Matthew Murray reviews the cast recording of Amour, the best thing France has done for America in ages.
Jeremy Sams has provided the skillful English adaptation of Didier Van Cauwelaert's original French libretto for Le passe-muraille. (That's the title of the show as it was produced in Paris, a title shared with the whimsical Marcel Aymé story on which it is based.) In Sams's hands, the songs -- intensely focused character numbers, lighthearted ensembles, flat-out comedy songs, etc. -- possess a zany quality. They suggest a world where anything, including magic, can happen at any time. The lyrics, which utilize a bit of French and a number of 1950 pop-culture references, surprise throughout, joining with the music to give the songs an underlying feeling of joy.
The score has a strong sense of continuity and a wonderfully French flavor, thanks in no small part to Legrand's light, unassuming orchestrations. This is obvious from the first cut on the CD, a scatted overture that identifies the characters and musical themes to be used while also suggesting the way in which the music will tell the story, from the pedestrian strains of a man alone to the ecstatic heights of a couple in love and a society reinvigorated. In addition, the overture makes it clear that Amour will not be a typical show and helps acclimate the listener to the special musical language Legrand is employing here.
Over and above the strengths of the score, the cast members as communicators of that language set Amour apart. Malcolm Gets, Melissa Errico, Lewis Cleale, Christopher Fitzgerald, Norm Lewis, Sarah Litzsinger, Nora Mae Lyng, Bill Nolte, and John Cunningham all contribute ideally sung and acted performances. Gets as the working-class fellow Dusoleil, who becomes a hero of the masses after developing the ability to walk through walls, and Errico as Isabelle, the unappily married woman whom Dusoleil worships from afar, are very strong; he undergoes a show-long transformation from a shy office clerk to a full-fledged romantic hero while she longs for something or someone to rescue her from her oppressive husband. Their infrequent vocal duets, including the show's title song, are as lush and romantic as that title promises.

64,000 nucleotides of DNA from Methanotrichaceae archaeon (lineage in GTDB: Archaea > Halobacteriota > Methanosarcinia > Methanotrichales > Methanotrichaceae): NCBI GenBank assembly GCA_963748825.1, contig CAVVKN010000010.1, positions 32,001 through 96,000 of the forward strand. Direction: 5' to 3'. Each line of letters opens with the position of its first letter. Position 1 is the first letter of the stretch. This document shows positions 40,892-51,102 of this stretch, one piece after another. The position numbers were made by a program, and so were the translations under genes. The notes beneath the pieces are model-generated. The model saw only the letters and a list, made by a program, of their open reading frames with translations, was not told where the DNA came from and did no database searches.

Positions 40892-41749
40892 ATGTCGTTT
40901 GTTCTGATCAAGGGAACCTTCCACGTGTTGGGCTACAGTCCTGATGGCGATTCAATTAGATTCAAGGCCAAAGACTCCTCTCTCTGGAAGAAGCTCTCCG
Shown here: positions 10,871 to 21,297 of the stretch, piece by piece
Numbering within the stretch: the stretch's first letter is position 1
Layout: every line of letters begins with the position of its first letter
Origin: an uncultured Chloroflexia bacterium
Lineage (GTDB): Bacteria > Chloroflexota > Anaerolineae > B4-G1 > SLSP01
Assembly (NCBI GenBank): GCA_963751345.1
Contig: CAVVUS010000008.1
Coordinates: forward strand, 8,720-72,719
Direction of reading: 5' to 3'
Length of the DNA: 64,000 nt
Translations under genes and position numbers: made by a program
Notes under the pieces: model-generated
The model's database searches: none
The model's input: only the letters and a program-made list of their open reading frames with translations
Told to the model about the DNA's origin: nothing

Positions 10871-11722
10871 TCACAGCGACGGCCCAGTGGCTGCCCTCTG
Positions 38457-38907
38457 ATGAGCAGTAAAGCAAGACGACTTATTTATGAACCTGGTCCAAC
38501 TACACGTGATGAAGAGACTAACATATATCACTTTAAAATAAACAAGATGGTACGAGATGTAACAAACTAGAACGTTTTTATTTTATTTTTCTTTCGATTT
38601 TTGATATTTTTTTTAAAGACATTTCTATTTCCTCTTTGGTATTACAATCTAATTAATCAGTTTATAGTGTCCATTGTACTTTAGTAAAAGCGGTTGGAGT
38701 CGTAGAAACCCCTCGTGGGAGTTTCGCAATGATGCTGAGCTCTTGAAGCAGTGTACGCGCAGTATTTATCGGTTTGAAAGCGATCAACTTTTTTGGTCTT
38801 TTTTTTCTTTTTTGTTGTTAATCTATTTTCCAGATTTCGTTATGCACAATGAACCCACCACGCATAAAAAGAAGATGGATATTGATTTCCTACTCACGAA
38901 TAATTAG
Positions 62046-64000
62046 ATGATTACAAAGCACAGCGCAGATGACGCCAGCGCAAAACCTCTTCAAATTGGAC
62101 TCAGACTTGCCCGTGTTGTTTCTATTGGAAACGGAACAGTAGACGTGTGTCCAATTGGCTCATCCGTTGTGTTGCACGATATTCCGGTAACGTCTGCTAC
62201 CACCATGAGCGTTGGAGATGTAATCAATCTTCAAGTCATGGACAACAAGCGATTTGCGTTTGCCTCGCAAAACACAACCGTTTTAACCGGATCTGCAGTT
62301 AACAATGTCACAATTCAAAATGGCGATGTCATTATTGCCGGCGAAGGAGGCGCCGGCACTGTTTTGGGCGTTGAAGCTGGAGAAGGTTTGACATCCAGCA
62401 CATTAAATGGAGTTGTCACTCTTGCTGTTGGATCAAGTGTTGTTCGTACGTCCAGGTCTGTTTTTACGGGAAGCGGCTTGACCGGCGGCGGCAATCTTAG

Though Errico's solo numbers are among the CD's most stirring highlights, each of the nine performers makes a strong individual impression while functioning as part of a tight ensemble. Lyng's philosophical whore, Lewis's soul-searching Communist street painter, Litzsinger's desperate working girl, and Fitzgerald's dual roles as a newsboy and a woefully inexperienced defense attorney -- the latter one of the season's most sharply honed comic portrayals -- are all fully realized. Cleale, Cunningham, and Nolte make smaller contributions but help to energize the show (and the recording) during their moments in the spotlight; Cunningham's drunken doctor, Nolte's totalitarian boss, and Cleale's superbly sung prosecutor (Isabelle's husband and Dusoleil's adversary) all come across well.
There is one glaring flaw in the recording: Although the musical selections have been chosen to give the listener a full sense of the story from beginning to end, the plot's emotional climax is nowhere to be found here. On Broadway, the lengthy yet comically boisterous trial scene exploded into a show-stopping can-can celebrating Dusoleil's triumph over the Establishment and Isabelle's freedom from her husband. Minus this important moment, the CD stops dead just when the narrative should burst into life. The omission is more glaring than some of the other cuts (including much of Nolte's character and the show's hilarious, sung-through curtain calls) even if it is somewhat understandable: On a disc this packed, where could Sh-K-Boom possibly have found room for an additional 40 seconds?